In a packed meeting at the Taxi and Limousine Commission headquarters this morning, commissioners voted 7-0 in favor of adopting a year-long pilot program to test out e-hailing apps that let riders flag down yellow cabs from their smartphone. The pilot won’t commence until February. After reviewing data from the test run, the TLC will assess whether to make it permanent. The more limited pilot program is an abrupt change from an earlier proposal by TLC chairman David Yassky: to vote on e-hailing rules that would have opened New York’s taxi market up to any app that met guidelines and secured a license.
The TLC pivoted from voting on rules to voting on a pilot program, “Because it wasn’t going to pass,” commissioner Nora Marino said with a laugh. Ms. Marino, who abstained from voting, said she was only notified about the possibility of a pilot program yesterday, which is when word spread of the change. “Are you kidding? Really? Can we have some time?‘ That was my response,” she told Betabeat after the meeting adjourned.
Fears that the rules wouldn’t pass were related to heavy lobbying from the livery and black car industry. They argue that if yellow cabs were allowed to venture into pre-arranged rides (as opposed to just street hails) it would gravely impact their business. Elias Arout, the only other commissioner who also abstained, said he had never received so many lobbying phone calls: “I’m amazed my wife is still talking to me.” Commissioner Frank Carone was careful to note that he would have voted against the rules because they could endanger the financial stability of black cars and liveries, but approved the pilot as a more cautious compromise.
Nonetheless, today’s decision still represents a big leap forward, bringing New York’s complicated for-hire-vehicle market closer to cities like London, which have long embraced these apps. That might be why Uber CEO Travis Kalanick has been crowing about today’s “big win,” noting that “New York City’s government overcame its own reticence.” Hailo cofounder Jay Bergman likewise congratulated the commissioners “for helping to keep New York City at the forefront of transportation technology.” The TLC, meanwhile, has issued an ecstatic press release about “appy days ahead.”
— travis kalanick (@travisk) December 13, 2012
UPDATE: Apparently actor Ed Norton is (a) a Uber fan and (b) likewise amped about the TLC’s decision.
— Edward Norton (@EdwardNorton) December 13, 2012
Under the rules of the pilot program [embedded below], apps will have to be approved by the TLC and enter into a binding “memorandum of understanding.” Riders will only be able to use apps to hail taxis “within a reasonably close distance,” said Mr. Yassky: within half a mile in Manhattan below 59th Street and a mile and a half for the rest of the city. Applicants are prohibited from offering any monetary incentive to drivers for picking up passengers through the app, as opposed to a street hail. (During its short-lived attempt to break into the yellow cab market, Uber had offered drivers cash bonuses.) In response to safety concerns, today’s rules also say apps have to enable drivers to accept trips with “a single touch.”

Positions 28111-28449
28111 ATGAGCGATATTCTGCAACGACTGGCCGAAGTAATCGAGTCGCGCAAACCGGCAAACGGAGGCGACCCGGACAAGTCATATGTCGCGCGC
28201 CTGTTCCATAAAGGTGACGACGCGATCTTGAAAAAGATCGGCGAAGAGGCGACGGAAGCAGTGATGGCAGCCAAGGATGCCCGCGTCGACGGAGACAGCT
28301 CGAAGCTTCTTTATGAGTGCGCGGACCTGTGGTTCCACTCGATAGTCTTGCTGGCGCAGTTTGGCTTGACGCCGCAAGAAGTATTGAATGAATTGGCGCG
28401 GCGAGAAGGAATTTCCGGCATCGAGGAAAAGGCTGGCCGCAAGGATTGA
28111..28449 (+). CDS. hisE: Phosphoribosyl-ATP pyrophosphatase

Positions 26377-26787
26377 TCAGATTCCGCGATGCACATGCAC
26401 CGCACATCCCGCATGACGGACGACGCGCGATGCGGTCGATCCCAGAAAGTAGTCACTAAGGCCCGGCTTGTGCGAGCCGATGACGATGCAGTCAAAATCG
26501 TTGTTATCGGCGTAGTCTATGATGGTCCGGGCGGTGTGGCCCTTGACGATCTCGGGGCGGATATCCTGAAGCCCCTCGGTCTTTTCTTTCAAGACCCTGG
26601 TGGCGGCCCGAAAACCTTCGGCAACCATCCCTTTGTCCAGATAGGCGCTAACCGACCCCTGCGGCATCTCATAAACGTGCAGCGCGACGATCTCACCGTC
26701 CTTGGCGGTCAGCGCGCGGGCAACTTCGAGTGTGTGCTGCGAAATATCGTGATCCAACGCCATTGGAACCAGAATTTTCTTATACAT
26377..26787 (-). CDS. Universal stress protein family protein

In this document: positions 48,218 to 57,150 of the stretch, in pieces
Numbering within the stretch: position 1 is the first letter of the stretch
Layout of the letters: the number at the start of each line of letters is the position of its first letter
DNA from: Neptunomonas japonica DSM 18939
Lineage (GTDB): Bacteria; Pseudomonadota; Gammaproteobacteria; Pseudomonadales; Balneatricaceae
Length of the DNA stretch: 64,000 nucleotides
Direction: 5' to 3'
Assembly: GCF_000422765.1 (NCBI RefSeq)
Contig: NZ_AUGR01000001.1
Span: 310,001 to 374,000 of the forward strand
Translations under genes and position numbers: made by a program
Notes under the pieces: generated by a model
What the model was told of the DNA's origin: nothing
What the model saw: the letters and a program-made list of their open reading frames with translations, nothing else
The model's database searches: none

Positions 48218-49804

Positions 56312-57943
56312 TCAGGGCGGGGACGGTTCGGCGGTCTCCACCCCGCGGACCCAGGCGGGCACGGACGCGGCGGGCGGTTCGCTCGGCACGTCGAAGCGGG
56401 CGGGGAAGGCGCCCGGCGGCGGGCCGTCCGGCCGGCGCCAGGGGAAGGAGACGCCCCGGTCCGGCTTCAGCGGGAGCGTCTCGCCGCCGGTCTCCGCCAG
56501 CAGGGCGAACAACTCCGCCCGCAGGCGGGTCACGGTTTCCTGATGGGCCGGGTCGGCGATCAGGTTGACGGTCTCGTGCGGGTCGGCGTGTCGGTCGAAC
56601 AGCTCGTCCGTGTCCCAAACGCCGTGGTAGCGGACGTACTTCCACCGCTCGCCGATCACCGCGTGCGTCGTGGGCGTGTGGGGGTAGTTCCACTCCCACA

A number of the stipulations revolve around payment, both in terms of what apps are allowed to charge, how riders are notified of fees, and how payment is processed. Payment has to be integrated with the meter, in order to ensure that the fare is properly calculated. Payment also has to be processed by the so-called T-PEP vendors, which run the credit card swipers in the back of taxis. That may mean startups that already offer this service in other markets, like Uber, Hailo, Get Taxi, and Taxi Magic, will have to alter their offering to meet New York’s requirements. Indeed, the pilot isn’t starting until at least February 13th because that’s when the TLC’s exclusive T-PEP contracts with Verifone and CMT expire. Both companies have been wary of cooperating with apps.
There’s a bright spot for app providers, however. The rules state that “the Chair may waive this integration requirement” if T-PEP system can’t adequately support it and the app provider comes up with a viable alternative.
Before calling for the vote, Mr. Yassky acknowledged that the switch to the pilot program was made “after considerable discussion among the commissioners,” noting that the pilot will “allow us to collect data and information and feedback from all of those parties–passengers, taxi drivers, taxi owner, and importantly, car service, livery, and town car drivers and owners as well because they are affected and they have a legitimate interest in participating in our process.”
But he also emphasized that regulators shouldn’t stand in the way of a benefit to passengers. “This is not speculative. This is real today. We can look at other cities and see that passengers are using these products and benefitting from them,” he said, name-checking Uber, Hailo, and Get Taxi. The pilot will allow the city to proceed in a “measured way.”
Ms. Marino still had doubts. “We have an industry that is divided in a unique way here in the city and we’re addressing one aspect of that industry, the yellows. Well, what about the liveries and the black cars? They have apps too!” she said, comparing the pilot to a marriage because it’s easier to get into than get out of. “I think once you have hundreds of thousands of people using the apps–you have public support–[then] no one is going to care about the losers, which could be an entire industry, the black car and livery. I mean apps are hot and we don’t know where they’re going to be a year from now. There may be ways to avoid enforcement.”